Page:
The pandemic-era public health emergency measure known as Title 42, which allows officials to turn away individuals at the border regardless of whether they are seeking asylum, is set to expire this evening.
Lawmakers of both parties, particularly those representing states that border Mexico, have worried that the lifting of Title 42 will result in more migrants fleeing their countries seeking to enter the United States, causing bottlenecks at ports of entry and straining resources at the border. Republican Senator Thom Tillis and Democrat-turned-independent Senator Kyrsten Sinema introduced legislation last week effectively extending Title 42 for two years, which the two argue will give Congress the time to negotiate broader immigration reform legislation.
“It is our goal to get a bill to the president’s desk to actually make some meaningful difference in addressing this crisis, and relieve the pressure on border states like Arizona,” Sinema told reporters in a “pen and pad” sitdown—a rare occasion, as Sinema almost never speaks to the press. Sinema also slammed what she saw as the Biden administration’s insufficient response to the end of the policy, saying that the White House’s “willful failure to prepare for the end of Title 42 means that my state bears the brunt of the crisis that is coming.”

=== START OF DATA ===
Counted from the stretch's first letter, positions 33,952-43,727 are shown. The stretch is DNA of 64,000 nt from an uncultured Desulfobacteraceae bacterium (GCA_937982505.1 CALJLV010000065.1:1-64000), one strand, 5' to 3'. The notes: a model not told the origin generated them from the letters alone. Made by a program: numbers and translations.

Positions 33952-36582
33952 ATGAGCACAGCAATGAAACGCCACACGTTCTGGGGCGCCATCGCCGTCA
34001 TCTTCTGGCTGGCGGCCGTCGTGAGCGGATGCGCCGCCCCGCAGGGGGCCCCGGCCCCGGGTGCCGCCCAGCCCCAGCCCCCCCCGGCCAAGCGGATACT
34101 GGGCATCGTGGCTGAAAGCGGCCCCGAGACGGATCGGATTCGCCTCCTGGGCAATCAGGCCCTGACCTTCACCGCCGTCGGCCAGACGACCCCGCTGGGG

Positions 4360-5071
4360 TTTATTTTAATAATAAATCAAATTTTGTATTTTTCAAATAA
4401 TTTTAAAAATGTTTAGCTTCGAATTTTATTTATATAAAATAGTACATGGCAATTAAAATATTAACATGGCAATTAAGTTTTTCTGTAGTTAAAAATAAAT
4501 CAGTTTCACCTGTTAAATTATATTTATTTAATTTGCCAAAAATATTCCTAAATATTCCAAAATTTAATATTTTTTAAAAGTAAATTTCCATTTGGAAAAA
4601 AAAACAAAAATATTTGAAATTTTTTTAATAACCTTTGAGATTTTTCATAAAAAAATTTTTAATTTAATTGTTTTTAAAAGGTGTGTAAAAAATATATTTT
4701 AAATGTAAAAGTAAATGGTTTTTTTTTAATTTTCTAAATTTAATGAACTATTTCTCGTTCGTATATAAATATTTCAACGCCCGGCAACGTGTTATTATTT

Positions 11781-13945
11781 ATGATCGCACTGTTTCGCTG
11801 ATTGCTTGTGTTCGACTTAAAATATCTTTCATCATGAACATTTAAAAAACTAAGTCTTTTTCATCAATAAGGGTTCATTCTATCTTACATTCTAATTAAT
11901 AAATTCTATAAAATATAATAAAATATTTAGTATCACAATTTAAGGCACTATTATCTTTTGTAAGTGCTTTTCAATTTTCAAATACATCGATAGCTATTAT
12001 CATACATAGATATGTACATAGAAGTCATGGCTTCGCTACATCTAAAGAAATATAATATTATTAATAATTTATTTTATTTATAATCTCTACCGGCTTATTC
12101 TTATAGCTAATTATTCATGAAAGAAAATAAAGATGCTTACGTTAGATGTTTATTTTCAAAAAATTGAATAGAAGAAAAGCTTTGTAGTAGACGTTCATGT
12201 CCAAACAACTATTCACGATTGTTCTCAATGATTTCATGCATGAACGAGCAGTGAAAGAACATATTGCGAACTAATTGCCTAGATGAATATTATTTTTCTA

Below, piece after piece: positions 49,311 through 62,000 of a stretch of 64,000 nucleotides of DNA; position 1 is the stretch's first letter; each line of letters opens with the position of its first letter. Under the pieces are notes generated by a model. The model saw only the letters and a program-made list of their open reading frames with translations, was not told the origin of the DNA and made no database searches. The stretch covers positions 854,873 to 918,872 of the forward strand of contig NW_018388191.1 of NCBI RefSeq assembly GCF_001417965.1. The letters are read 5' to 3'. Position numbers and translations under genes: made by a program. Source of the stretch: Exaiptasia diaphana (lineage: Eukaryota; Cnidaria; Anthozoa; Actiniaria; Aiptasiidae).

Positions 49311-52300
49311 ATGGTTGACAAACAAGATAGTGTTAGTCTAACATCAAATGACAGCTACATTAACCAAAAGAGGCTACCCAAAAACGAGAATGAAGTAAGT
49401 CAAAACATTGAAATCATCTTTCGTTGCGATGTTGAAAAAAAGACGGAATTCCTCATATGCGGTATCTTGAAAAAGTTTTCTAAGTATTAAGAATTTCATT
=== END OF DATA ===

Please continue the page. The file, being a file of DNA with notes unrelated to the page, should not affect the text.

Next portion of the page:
The bill is also supported by Democratic Senators Joe Manchin, Sherrod Brown, and Jon Tester, all of whom are up for reelection in 2024 in red states. But multiple attempts to pass immigration reform bills of any significance over the past 15 years have foundered. In 2013, a reform measure that passed on a bipartisan basis was blocked in the House; Congress has only become more polarized, and less amenable to broad bipartisan immigration reform, in the past 10 years. (Sinema did not reply to my question on how the political conditions have changed since 2013, remarking instead that she liked my dress.) Democratic Senator Dick Durbin is also developing his own legislation to address Title 42.
Meanwhile, the House will vote on a sweeping border enforcement bill on Thursday afternoon, which President Joe Biden has vowed to veto—not that it will make it to his desk in the first place, as the measure will be dead on arrival in the Senate.